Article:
Younger viewers are bearing the brunt of BBC budget cuts while "affluent heartland audiences" are protected, the director of its London 2012 Olympic coverage has said.
Roger Mosey, a former controller of Radio 5 Live, said cuts to BBC Sport, the corporation's loss of Formula One rights and moving BBC Three online were "hitting" younger audiences.
Despite being willing to share sports coverage with other broadcasters, the "bean-counters" at the BBC were returning with a "raid on tens of millions pounds", he said.
His comments follow reports that the BBC is considering making 5 Live an online-only service as it tries to find savings to cover the £700 million annual cost of free licence fees for over-75s by 2020.
Writing in the Radio Times, Mr Mosey said: "BBC Sport across all its platforms has shown itself willing to share rights with other broadcasters and to reduce the charge for the licence-fee payer - only for the bean-counters to come back with a raid on tens of millions pounds more of the sport budget.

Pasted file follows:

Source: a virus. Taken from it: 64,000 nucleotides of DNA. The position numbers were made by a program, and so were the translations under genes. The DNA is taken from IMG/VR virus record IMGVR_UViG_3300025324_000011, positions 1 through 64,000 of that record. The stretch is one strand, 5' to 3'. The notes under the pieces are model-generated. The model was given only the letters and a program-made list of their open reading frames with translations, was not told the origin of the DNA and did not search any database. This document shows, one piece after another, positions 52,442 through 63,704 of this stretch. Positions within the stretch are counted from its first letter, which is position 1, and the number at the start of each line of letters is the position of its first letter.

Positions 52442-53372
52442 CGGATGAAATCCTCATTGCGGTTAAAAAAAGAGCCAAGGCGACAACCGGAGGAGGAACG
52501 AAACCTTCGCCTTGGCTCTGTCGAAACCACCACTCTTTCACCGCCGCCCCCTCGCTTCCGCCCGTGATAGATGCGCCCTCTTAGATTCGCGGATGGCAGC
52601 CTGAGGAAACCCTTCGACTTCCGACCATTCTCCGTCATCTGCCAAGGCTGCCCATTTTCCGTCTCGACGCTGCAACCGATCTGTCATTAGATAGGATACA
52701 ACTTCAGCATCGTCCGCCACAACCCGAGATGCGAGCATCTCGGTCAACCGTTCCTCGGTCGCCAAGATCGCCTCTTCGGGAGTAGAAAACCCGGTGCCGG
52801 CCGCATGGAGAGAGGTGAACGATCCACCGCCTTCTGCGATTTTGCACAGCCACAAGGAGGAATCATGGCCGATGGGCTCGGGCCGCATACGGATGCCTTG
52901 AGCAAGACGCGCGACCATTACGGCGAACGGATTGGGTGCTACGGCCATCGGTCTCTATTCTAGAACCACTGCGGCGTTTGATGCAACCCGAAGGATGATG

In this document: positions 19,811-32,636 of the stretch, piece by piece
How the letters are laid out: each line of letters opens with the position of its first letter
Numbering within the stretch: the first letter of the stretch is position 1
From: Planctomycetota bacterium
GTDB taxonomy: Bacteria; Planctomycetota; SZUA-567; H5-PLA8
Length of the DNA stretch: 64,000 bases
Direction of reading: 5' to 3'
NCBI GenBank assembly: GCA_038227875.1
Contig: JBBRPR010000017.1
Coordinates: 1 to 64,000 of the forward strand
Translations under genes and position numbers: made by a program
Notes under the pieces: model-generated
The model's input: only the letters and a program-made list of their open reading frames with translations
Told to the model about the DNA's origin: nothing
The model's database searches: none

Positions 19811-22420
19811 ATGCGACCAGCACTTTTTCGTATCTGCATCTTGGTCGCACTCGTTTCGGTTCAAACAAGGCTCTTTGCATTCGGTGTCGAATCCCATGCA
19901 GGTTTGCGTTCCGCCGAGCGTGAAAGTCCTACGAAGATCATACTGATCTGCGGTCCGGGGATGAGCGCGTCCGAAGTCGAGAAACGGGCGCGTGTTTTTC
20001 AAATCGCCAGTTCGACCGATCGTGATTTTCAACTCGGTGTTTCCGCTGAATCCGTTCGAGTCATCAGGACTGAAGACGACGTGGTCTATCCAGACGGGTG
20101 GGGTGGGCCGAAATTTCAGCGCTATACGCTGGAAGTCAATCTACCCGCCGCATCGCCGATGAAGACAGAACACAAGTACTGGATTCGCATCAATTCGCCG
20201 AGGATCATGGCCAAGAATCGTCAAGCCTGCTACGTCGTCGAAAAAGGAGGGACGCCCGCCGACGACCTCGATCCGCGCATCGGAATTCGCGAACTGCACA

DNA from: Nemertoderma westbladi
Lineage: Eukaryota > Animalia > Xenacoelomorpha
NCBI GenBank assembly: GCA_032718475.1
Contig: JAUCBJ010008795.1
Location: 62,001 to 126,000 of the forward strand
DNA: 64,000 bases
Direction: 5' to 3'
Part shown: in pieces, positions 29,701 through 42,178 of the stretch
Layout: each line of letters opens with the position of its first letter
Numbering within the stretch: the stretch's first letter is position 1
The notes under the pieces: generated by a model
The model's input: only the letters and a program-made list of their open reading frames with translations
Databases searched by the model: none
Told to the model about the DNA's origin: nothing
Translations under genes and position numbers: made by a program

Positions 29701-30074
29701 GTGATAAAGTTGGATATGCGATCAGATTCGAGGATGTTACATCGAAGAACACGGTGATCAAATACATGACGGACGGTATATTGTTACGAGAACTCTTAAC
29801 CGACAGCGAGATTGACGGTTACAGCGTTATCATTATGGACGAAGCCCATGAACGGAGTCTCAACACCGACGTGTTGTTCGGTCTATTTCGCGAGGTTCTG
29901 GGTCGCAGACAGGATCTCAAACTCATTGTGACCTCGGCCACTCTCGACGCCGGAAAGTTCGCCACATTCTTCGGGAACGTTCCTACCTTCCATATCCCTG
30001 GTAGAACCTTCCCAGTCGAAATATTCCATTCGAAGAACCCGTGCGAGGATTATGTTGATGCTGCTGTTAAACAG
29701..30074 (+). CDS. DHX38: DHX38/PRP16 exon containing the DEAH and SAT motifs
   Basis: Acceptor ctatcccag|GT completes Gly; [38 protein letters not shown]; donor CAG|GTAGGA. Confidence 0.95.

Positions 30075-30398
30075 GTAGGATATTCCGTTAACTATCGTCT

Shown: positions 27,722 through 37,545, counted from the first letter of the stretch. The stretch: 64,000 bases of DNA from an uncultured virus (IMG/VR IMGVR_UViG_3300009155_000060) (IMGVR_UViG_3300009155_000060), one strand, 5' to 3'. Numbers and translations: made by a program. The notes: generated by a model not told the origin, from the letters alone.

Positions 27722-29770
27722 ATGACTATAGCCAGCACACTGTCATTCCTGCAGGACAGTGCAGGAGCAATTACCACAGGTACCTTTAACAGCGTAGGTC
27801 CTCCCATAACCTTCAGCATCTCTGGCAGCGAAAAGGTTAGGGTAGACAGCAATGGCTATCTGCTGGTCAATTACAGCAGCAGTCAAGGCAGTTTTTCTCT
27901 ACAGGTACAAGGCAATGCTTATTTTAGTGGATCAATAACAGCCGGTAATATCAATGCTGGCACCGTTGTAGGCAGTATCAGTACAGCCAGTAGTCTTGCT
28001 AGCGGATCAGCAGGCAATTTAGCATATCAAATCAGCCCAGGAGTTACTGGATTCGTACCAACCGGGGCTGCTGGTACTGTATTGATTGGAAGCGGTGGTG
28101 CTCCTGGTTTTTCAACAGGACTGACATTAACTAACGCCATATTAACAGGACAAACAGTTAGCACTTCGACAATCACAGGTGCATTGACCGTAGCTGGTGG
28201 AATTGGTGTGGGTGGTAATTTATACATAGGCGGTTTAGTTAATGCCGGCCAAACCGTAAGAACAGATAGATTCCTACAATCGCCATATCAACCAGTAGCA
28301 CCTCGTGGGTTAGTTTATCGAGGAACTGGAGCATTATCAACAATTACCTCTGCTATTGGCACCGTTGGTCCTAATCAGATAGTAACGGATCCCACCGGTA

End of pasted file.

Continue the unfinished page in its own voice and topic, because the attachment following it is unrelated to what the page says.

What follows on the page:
"It seems to be part of a pattern. The loss of Formula One on TV and the slashing of BBC Three's budget are hitting the same younger audiences.
"The affluent heartland audiences are protected, and the arts world indulged, while sport is raided; and it will compound the problem if 5 Live is next in line for emasculation."
Mr Mosey, who also served as the BBC's editorial director, left the corporation in 2013 to become the Master of Selwyn College, Cambridge.
Culture Secretary John Whittingdale announced last week that the licence fee, which currently applies to live television viewers, will be extended to anyone watching shows through the iPlayer online catch-up service.
A BBC spokesman said: "Everyone knows the BBC faces a significant financial challenge. There has already been plenty of speculation about how we can save money and best meet the needs of our audience, and there will no doubt be plenty more, but we're proud so many people share our passion for 5 Live's brilliant news and sports coverage."
A BBC spokesman added that there was no truth to reports that the BBC was considering making 5 Live an online-only service.